The DLI Chapel
What is the DLI?
First established as the 68th regiment of foot soldiers in 1758, The Durham Light Infantry was formalised as such in 1881. It first saw action in Egypt and in South Africa during the Boer War.
The DLI played an important role in the First and Second World Wars, fighting in every major battle.
The regiment remained until 1968, at which point it was decided that it would join with two other county light infantry regiments to form the Light Infantry.
On December 12th 1968, the DLI paraded its flags inside Durham Cathedral for the last time.
Read about the History of the Durham Light Infantry on the DLI Museum website.
This text is abbreviated from A Short Guide to the Durham Light Infantry Chapel And Other Memorials in Durham Cathedral, on sale in the Cathedral.
Why is the DLI Chapel in the Cathedral?
The death toll on the Durham Light Infantry was very heavy in the First World War. With more than 12,600 dead and thousands wounded, the regiment was an extremely important part of County Durham life, and there was hardly a family that had not been affected by the war.
All over the country, memorials were being erected to honour those who had given their lives for the cause of peace.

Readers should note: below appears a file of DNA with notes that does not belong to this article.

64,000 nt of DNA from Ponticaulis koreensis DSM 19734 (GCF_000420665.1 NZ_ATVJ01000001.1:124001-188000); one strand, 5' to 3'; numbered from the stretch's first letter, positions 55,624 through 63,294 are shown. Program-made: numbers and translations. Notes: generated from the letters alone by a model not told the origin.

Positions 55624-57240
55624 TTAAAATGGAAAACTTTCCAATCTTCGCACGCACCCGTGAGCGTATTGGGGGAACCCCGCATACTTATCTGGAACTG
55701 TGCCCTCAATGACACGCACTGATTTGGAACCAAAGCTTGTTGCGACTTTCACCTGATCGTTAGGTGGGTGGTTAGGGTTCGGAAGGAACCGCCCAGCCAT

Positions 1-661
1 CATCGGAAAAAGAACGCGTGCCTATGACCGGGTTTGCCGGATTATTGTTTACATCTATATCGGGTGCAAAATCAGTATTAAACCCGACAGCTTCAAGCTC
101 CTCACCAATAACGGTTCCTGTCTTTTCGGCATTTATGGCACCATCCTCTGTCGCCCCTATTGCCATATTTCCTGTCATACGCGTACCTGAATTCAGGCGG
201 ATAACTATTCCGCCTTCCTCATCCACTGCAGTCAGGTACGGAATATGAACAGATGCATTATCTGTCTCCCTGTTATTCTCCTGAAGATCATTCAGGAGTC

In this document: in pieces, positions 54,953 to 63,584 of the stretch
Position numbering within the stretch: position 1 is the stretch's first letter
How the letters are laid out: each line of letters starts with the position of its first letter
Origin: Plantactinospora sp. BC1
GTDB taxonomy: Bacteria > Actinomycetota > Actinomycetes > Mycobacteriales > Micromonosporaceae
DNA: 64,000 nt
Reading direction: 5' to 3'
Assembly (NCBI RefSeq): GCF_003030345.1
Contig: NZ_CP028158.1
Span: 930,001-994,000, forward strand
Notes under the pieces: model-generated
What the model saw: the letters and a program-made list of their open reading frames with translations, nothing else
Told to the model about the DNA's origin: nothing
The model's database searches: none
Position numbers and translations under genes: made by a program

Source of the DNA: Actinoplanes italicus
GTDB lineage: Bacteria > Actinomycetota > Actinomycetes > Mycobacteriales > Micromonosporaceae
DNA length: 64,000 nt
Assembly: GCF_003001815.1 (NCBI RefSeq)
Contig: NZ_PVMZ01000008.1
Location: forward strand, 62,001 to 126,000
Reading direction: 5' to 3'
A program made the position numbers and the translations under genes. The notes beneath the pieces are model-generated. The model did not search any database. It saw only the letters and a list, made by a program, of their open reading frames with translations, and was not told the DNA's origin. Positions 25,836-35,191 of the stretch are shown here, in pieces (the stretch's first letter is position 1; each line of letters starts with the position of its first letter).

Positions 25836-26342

As such, in 1922, the regiment’s officers and the Cathedral Chapter decided to create a memorial chapel in the Cathedral, in what had formerly been two pre-reformation chapels.
The Creation of the DLI Chapel
The chapel was designed by a prominent church architect W.D. Caroe. It was financed by the regiment, the Dean and Chapter of Durham Cathedral, public subscription, and the Prisoners of War Parcels Fund.
It was dedicated by the then Bishop of Durham, Hensley Henson, on October 20th, 1923.
The Books of Remembrance
These two books, on permanent display in the DLI Chapel, commemorate those that died in the two World Wars, (over 12,600 in the first and 3,000 in the second).
The pages are turned daily, as the books are in date order with the casualties recorded on the date that they died.
In the WWI book especially, the same surnames appear time and again – neighbours, friends, and relatives were encouraged to join up to form ‘pals battalions’.
There is also a Small Campaigns Book of Remembrance, listing those who fell in Korea, Borneo, Cyprus, and Northern Ireland between October 1952 and September 1973.
Names continue to be added to the Books of Remembrance, as research into family histories reveals omissions.
Access to the Books of Remembrance
Cathedral Vergers can help visitors look at a specific page in the Books of Remembrance. The Vergers' Vestry can be found adjacent to the DLI Chapel.
More information can be obtained by writing to:
The Secretary, The Light Infantry Office, Elvet Waterside, Durham, DH1 1BW,
Telephone: +44 (0)191 386 5496.
Medieval Remains in the DLI Chapel
Two significant medieval elements of Durham Cathedral are to be found in the DLI Chapel: what are probably the last two wooden seats remaining from the building’s medieval quire, and a window above the altar depicting St Cuthbert, probably the oldest surviving example of stained glass in the building.